Category Archives: Typography

Creative Cartography and Maps of the Imagination

Maps are beautiful. The fusion of information, art and science creates a visual device for making sense of the world. Maps provide structure and so give confidence in the unknown, and it is this ability to bring order to chaos which many artists have translated metaphorically to narrate the imagination. Maps and data visualisation are two things that I really love, and this beautiful combination forms the subject of Cartograms –  a delicious bit of vocabulary which is defined by ‘A presentation of statistical data in geographical distribution on a map’, yum. Although it’s not very sexy, this website, Worldmapper, which is full of pictorial distortions of the world informed by statistical data such as population, imports/exports, language and disease – it’s facinating. In this post, I’m going to share the work of some of my favourite creative cartographers, exploring their personal interpretation of the mapping process.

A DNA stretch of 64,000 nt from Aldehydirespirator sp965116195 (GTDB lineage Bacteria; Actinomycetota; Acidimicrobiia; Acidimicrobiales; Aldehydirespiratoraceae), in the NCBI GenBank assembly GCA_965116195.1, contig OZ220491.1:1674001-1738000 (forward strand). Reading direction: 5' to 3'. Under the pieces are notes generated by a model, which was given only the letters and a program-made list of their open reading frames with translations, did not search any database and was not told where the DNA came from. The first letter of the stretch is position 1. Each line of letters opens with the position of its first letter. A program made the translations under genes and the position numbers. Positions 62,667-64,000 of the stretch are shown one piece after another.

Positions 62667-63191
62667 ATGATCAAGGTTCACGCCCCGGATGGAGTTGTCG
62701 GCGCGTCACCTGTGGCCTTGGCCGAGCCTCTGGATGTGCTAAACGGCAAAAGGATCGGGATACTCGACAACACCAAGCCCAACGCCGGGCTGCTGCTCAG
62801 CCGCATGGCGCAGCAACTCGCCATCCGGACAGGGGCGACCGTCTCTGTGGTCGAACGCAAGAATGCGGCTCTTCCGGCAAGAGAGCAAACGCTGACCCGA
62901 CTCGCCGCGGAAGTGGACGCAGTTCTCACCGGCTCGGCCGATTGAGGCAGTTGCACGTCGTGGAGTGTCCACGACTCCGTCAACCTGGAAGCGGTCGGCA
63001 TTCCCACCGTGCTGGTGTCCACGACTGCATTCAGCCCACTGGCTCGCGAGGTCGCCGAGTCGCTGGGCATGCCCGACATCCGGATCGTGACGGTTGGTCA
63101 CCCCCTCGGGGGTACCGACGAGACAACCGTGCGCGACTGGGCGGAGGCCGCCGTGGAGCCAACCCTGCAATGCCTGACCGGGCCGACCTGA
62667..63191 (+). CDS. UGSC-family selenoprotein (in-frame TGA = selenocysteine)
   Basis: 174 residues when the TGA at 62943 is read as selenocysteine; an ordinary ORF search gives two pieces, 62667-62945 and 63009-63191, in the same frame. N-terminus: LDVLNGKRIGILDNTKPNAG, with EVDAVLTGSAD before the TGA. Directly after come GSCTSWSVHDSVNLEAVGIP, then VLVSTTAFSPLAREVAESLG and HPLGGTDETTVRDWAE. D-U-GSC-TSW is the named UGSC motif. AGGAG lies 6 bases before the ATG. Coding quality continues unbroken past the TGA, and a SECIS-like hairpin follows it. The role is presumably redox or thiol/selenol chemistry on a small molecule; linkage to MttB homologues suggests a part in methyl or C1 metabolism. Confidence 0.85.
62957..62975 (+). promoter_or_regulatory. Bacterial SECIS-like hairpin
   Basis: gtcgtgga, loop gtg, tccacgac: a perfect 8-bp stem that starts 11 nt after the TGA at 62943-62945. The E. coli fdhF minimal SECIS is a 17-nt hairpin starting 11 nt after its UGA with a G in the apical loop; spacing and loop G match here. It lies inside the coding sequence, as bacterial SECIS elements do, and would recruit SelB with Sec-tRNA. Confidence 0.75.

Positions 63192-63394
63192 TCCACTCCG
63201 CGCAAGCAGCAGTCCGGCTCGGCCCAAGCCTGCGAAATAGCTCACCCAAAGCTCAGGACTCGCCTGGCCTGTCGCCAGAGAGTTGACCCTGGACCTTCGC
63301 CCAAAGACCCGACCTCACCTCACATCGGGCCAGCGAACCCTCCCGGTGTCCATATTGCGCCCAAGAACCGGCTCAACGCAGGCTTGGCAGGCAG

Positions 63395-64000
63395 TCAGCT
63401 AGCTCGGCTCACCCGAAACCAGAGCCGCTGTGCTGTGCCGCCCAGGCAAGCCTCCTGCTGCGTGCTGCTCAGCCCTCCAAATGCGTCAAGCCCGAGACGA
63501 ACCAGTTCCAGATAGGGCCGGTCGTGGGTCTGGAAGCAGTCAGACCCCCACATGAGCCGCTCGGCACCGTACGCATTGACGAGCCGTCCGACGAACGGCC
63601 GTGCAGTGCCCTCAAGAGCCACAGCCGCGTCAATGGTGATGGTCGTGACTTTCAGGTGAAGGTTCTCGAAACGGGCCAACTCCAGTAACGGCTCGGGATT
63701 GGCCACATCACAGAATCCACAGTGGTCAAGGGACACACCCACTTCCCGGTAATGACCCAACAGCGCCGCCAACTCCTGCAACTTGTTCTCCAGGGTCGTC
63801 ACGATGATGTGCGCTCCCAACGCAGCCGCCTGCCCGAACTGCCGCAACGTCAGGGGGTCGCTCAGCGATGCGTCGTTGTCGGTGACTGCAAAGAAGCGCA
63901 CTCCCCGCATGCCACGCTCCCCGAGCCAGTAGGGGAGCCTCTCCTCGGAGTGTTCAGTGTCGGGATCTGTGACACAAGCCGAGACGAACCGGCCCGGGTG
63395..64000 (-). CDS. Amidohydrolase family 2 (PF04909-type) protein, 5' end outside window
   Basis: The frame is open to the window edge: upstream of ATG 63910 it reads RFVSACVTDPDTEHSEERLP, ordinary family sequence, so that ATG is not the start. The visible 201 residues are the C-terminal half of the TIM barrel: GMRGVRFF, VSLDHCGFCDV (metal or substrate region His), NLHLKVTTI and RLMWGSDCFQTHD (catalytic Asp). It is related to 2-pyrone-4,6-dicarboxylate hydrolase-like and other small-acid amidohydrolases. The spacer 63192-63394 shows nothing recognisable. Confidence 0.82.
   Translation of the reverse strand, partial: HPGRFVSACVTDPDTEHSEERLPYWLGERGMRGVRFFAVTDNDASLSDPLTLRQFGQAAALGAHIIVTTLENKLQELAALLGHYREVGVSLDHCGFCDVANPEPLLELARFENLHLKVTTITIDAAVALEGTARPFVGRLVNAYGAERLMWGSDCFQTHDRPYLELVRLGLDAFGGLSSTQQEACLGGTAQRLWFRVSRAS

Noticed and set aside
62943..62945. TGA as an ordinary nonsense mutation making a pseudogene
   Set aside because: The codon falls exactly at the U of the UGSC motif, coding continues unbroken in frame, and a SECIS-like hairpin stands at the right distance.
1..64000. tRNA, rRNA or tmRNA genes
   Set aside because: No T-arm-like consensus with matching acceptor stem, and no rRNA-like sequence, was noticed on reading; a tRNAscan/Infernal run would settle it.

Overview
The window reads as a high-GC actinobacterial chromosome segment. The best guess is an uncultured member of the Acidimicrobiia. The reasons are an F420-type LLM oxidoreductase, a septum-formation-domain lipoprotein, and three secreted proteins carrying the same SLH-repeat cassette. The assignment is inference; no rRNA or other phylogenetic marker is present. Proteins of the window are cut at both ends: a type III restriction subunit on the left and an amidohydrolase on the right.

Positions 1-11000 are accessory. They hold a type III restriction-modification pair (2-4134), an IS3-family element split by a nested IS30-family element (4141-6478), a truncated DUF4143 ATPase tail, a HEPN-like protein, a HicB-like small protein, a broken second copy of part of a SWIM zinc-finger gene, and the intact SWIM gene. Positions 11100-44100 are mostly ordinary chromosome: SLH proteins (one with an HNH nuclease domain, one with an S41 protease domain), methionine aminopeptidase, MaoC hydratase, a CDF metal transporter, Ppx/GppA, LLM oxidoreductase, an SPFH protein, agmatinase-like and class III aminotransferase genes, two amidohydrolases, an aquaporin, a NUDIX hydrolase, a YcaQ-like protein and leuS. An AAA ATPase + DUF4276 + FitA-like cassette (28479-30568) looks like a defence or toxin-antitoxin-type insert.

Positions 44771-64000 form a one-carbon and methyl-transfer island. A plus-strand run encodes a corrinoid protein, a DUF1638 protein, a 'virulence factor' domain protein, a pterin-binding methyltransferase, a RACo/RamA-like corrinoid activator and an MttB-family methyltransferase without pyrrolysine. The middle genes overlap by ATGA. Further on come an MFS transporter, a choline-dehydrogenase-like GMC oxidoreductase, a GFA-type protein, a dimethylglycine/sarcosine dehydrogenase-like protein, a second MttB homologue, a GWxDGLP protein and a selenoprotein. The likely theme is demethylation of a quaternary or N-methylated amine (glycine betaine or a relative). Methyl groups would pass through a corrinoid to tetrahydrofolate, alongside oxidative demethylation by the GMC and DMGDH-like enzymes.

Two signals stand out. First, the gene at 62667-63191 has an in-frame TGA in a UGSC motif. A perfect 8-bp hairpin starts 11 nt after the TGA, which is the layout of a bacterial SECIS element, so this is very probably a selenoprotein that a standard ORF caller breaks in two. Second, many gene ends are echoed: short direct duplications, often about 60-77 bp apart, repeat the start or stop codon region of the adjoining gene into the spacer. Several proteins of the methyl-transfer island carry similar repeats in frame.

Grayson Perry

Cross dressing Turner Prize Winner, Grayson Perry, is arguably most famous for his ceramic vases – classic, Greek inspired structures, decorated with a cacophony of complex surface techniques to create designs with brash statements. His work is mostly biographical has many times used maps to communicate his thoughts and emotions. Perry’s ‘Map of Nowhere’ is intended to communicate his thoughts on the life and death – “I was playing with the idea of there being no Heaven. People are very wedded to the idea of a neat ending: our rational brains would love to tidy up the mess of the world and to have either Armageddon or Heaven at the end of our existence. But life doesn’t work like that – it’s a continuum.”

The piece, which was inspired by Thomas More’s Utopia, adopts a traditional cartographic style that is enhanced by Perry’s printing process during which ink is left on the plate. The circular composition encompasses key elements of Perry’s personal world; such as his alter-ego, Claire, and expresses his opinions upon society and religion. You can use the zoomable map here to explore it in more detail.

Grayson Perry - Map of Nowhere

BBC4’s 2011 Documentary ‘The Beauty of Maps” features Perry, among many other fascinating artists and cartographers, talking about his personal take on the idea of mapping belief –